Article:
Hoffmann and DuVal created the J&L Interiors Pathways of Design Scholarship which totals $5,000 to celebrate J&L Interiors’ 25th business anniversary. The scholarship helps to fund expenses for higher education learning to include trade schools and universities with a preferred interest in a study abroad immersive experience. It will allow the student to explore, discover and be inspired by the city’s arts, culture, history, and more which – in turn – will nurture, cultivate and encourage the student in his or her own individual pathway toward a successful and rewarding career in the creative arts. 

WHO: Julie Hoffmann & Lori DuVal of J&L Interiors and Loudoun Valley High School Student Kenny Bills 

WHAT: Announced Loudoun Valley High School Student Kenny Bills as First Recipient of J&L Interiors Pathways of Design Scholarship totaling $5000 

WHEN: June 21, 2022 

WHERE: Leesburg & Loudoun County, Virginia 

Photo by Tina Krohn

ABOUT J&L INTERIORS, LLC 

J&L Interiors, LLC is an award-winning, full-scale interior design firm located 40 miles west of Washington, D.C. in historic Leesburg, Virginia with clients from Northern Virginia, Maryland, DC and beyond. Founded in 1997 by twin sisters Julie Hoffmann and Lori DuVal, the J&L Interiors design team provides both residential and commercial design services that reflect a deep passion for design and for creating truly unique interiors. For more information, visit www.jandlinteriors.net. 

A National Campaign and Local Effort for Greener Horseshows 

Written by Kaitlin Hill 

More than historic, the site of the Upperville Colt & Horse show is undeniably green. The sloping lawns, towering hundred-plus year-old trees, and the familiar evergreen paint on nearly every structure all contribute to a feeling of being one with nature upon entering the gates of the showground. And in recent years, there have been efforts to make Upperville even greener by operating the show with environmental impact in mind, led by a national campaign called Green is the New Blue and aided by local efforts supporting the cause. 

Founded by amateur equestrian Stephanie Riggio Bulger, Green is the New Blue (GNB) partners with horse shows across the country to reduce the impact of equestrian events can on the planet. Emily Cleland of GNB shares, “With year-round horse show circuits available to us, we are such a transient population. And in the effort to get from show to show, we just don’t realize the amount of waste we produce, especially in the form of plastics: supplement tubs, shavings bags, twine, water bottles… just for one horse and rider, it really adds up.”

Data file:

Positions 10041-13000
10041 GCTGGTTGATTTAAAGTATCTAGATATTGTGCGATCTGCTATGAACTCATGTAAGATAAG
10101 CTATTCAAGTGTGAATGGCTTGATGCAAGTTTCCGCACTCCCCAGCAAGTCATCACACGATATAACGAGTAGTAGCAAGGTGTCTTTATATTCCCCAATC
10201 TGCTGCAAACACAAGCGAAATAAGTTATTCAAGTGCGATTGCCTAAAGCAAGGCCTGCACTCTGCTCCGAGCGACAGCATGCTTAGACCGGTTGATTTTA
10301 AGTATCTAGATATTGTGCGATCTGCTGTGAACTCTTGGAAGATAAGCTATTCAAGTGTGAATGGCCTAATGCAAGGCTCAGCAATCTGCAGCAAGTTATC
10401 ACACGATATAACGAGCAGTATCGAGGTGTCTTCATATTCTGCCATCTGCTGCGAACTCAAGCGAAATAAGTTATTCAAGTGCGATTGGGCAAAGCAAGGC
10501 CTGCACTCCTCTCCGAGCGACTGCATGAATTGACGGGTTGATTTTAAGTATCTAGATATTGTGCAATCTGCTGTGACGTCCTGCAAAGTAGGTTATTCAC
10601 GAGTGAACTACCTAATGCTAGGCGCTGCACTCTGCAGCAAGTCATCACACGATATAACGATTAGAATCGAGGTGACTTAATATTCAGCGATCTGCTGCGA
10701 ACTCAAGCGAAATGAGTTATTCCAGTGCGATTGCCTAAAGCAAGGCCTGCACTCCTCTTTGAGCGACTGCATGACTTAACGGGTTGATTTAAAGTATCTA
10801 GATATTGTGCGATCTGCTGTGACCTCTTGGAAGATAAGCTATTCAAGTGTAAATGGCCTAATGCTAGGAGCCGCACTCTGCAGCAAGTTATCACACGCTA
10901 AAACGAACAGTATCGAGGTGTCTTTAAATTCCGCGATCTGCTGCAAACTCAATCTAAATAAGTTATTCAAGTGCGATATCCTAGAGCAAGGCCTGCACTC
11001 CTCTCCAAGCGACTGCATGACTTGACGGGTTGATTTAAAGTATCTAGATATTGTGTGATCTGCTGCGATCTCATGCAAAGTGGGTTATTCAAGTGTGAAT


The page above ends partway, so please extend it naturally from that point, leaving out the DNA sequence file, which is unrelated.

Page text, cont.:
As the oldest horse show in the nation, it seems appropriate that Upperville was also Green is the New Blue’s original partner. Cleland says, “Upperville was actually our very first horse show partner!” She adds, “Its management team has made such a commitment to the future with their forward-thinking approaches to sustainability.” 

Caitlin Lane, executive director of Upperville Horse Shows, LLC notes, “We have been working with Green is the New Blue for a few years to develop a sustainability program. We’ve been brainstorming with them on how to expand the program and get more people involved, more sponsors.” 

For this year’s show, the team at UCHS and GNB connected with Maria Eldredge and Anne McIntosh of Middleburg Real Estate and Atoka Properties. Lane shares, “In talking with Middleburg Real Estate, we put forward the idea that we wanted to add these hydration stations and it would be something new this year.” 

Coincidentally, Eldredge explains, “Middleburg Real Estate had just come up with a new program where, as agents, if we wanted to sponsor something we could, and we’re trying to do more locally.” A single-use to reusable convert herself, Eldredge jumped the idea of sponsoring the hydration stations and partnered with McIntosh and Middleburg Real Estate to cover the $10,000 project. She says, “Instead of selling thousands of [single-use] plastic bottles, there will be tents set up with bamboo cups. You can refill your water bottle and there will be bigger jugs of water.” 

This latest initiative is one of many that Upperville has adopted to reduce its environmental impact. Lane says, “We are doing wider facility recycling. We’ve been able to recycle the shavings bags which is a big source of plastic for us. We are trying to work on where the manure goes after an event, how it can be reused.” She adds, “We’re really looking at how we can be more sustainable. It’s deliberate choices on what products we can use and how we can set things up to reduce our footprint…Ideally, we are helping spread [the idea] to other events across the country.” 

Cleland adds, “We want to see horse shows and facilities adopt initiatives that are reasonably actionable in their geographic areas. There’s no ‘one size fits all’ — some municipalities simply don’t have recycling programs for show organizers to utilize, for instance. Some facilities have the means to tackle issues like erosion and water runoff that other facilities don’t. That said, recently we’ve been inspired by the horse shows like UCHS that have substantially cut their use of single-use plastics by committing to water refill stations with compostable cups. That choice alone produces exponentially less plastic waste.”

In addition to national campaigns and locally sponsored programs, an impact can be made on an individual level too. Cleland says, “Make a habit out of bringing your own refillable water bottle to horse shows and everywhere you go! Be vocal! Let your horse show organizers and venue managers know that sustainable practices are important to you.” 

As horses, trainers, and spectators show up June 6 through 12 to enjoy the 169th Upperville Colt & Horse Show, they will take part in the new green legacy of this historic event, as Cleland says, “to preserve our planet for generations of equestrians to come.” ML

This article first appeared in the June 2022 Issue.